• The bottom line: Total Tribal recommendation for Urban Indian Health for FY2026: $765.5 million, $195.9 million less than the FY2025 request.

Go deeper: Visit our Policy Blog to learn more about specific NCUIH and Area Recommendations.

Monitoring the Bench: Supreme Court Updates from NCUIH

Illustration of two gavels forming an x in front of the Supreme Court building

Becerra v. San Carlos Apache/Becerra v. Northern Arapaho Tribe (Consolidated)

  • Issue: Whether IHS must pay “contract support costs” not only to support IHS-funded activities but also to support the Tribe’s expenditure of income collected from third parties.
  • Relation to UIOs: No strong relation to UIOs because it relates to CSCs, but will affect Tribal healthcare facilities, and potentially restrict the scope of CSCs to cover services at Tribal facilities.
  • Case Status: Oral Argument set for March 25.
  • NCUIH Action: On February 14. NCUIH signed on to an amicus brief led by the National Indian Health Board in support of Respondent Tribes. The brief was submitted to the Court on February 19th.

Relentless, Inc. v. Department of Commerce and Loper Bright Enterprises v. Raimondo   

  • Issue: Whether the court should overrule Chevron v. Natural Resources Defense Council, or at least clarify that statutory silence concerning controversial powers expressly but narrowly granted elsewhere in the statute does not constitute an ambiguity requiring deference to the agency.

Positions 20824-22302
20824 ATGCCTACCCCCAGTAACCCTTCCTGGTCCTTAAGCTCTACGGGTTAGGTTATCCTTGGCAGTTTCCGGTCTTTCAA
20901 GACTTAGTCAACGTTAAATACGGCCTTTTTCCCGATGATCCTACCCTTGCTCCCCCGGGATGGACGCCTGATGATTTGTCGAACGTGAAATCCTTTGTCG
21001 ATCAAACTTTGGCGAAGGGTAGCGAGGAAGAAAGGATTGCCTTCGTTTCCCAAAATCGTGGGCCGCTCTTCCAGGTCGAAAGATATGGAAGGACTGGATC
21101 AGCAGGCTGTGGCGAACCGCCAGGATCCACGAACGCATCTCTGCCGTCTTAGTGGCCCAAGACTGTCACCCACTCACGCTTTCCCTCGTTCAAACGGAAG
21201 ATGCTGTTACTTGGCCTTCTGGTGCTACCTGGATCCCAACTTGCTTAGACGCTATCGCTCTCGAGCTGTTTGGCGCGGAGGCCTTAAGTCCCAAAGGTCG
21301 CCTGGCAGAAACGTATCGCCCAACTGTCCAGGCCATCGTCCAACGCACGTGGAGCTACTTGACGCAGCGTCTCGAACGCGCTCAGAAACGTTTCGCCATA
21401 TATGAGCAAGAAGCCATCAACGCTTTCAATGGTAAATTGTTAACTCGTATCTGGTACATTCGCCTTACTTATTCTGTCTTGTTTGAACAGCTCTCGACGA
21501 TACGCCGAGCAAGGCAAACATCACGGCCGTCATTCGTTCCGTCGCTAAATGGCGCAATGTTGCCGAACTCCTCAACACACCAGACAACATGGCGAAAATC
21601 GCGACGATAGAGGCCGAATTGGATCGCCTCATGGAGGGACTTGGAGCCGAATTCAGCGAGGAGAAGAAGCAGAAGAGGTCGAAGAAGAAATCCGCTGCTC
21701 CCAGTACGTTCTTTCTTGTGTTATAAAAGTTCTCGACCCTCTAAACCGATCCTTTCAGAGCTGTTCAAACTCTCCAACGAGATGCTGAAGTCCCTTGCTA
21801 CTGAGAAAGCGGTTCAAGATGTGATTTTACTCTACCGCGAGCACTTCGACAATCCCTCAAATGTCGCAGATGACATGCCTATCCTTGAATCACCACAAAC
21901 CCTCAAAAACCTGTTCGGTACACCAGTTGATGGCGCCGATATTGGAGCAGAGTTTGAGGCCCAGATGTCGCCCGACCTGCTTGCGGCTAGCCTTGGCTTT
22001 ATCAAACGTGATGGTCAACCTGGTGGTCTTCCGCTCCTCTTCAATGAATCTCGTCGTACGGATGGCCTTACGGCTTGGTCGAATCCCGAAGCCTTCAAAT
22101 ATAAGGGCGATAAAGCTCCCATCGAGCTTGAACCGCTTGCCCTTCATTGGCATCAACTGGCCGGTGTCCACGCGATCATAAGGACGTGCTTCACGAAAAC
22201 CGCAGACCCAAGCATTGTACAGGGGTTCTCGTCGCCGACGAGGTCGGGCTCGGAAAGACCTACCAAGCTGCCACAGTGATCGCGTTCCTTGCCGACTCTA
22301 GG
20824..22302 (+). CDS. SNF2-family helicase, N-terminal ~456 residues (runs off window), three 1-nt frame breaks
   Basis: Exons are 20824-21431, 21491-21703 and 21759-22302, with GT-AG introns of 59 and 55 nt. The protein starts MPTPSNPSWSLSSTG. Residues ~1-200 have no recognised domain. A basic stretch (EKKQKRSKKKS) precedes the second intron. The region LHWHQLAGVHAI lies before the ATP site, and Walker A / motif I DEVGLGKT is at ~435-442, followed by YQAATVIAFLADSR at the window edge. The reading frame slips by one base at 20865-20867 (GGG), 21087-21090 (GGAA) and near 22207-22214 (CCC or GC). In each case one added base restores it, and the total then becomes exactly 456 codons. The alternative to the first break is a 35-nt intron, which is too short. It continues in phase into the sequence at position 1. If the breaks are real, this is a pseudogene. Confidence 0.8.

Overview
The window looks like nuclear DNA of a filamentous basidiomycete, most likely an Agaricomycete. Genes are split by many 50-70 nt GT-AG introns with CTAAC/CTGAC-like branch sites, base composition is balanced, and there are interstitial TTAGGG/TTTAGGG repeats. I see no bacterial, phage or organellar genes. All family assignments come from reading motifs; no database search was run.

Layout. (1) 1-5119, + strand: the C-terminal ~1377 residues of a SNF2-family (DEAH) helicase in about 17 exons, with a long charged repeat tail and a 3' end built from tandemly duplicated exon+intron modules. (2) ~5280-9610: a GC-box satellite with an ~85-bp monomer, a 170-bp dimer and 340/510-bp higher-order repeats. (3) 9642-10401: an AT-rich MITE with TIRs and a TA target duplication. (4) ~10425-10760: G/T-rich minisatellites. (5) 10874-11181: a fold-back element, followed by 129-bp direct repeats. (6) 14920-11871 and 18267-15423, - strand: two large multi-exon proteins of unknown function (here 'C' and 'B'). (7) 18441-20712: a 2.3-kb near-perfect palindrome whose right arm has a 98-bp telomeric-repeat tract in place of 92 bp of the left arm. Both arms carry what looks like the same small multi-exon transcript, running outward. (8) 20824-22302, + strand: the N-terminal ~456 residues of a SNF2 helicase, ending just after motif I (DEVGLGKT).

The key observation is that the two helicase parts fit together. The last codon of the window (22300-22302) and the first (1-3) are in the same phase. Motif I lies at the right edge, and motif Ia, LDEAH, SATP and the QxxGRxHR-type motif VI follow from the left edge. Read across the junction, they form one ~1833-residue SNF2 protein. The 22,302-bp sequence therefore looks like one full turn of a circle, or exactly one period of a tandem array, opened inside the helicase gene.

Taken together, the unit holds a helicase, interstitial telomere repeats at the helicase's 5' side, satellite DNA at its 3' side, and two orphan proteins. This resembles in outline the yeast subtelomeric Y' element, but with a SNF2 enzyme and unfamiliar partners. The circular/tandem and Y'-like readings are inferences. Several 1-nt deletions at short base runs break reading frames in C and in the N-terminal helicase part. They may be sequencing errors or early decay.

• Relation to UIOs: Both cases have the potential to overturn Chevron deference, which would open up administrative agencies to more litigation and create discrepancies in how regulations are enforced.
  • Case Status: Oral Argument was held on January 17, 2024.
  • NCUIH Action: Monitoring.

Corner Post, Inc. v. Board of Governors of the Federal Reserve System

  • Issue: Whether a plaintiff’s Administrative Procedure Act claim “first accrues” under 28 U.S.C. § 2401(a) when an agency issues a rule — regardless of whether that rule injures the plaintiff on that date — or when the rule first causes a plaintiff to “suffer [] legal wrong” or be “adversely affected or aggrieved.”
  • Relation to UIOs: This would determine when an injury accrues, which impacts the amount of time a challenge could be made against an agency’s action.
  • Case Status: Oral Argument was held on February 20.
  • NCUIH Action: Monitoring.

NCUIH Advocates for Tribal Sovereignty and Cultural Sensitivity in HHS Proposed Rule on Grantmaking & SAMHSA Native Behavioral Health Program

Illustration of Congress with empty speech bubbles

On January 18, NCUIH submitted comments to the Department of Health and Human Services (HHS) Office of Civil Rights (OCR) regarding its Proposed Rule on HHS Grants Regulation.

  • The bottom line: NCUIH requested that HHS includes language in the proposed rule that clearly states that nothing in the rule will limit the ability of Tribes or UIOs to serve American Indian and Alaska Native people exclusively using HHS awards, and that OCR and HHS grant staff are properly trained on the unique political status of American Indian and Alaska Native people.

On January 31, NCUIH submitted comments to the Substance Abuse and Mental Health Services Administration (SAMHSA) Office of Tribal Affairs regarding its Behavioral Health and Substance Use Disorder Resources for Native Americans Program.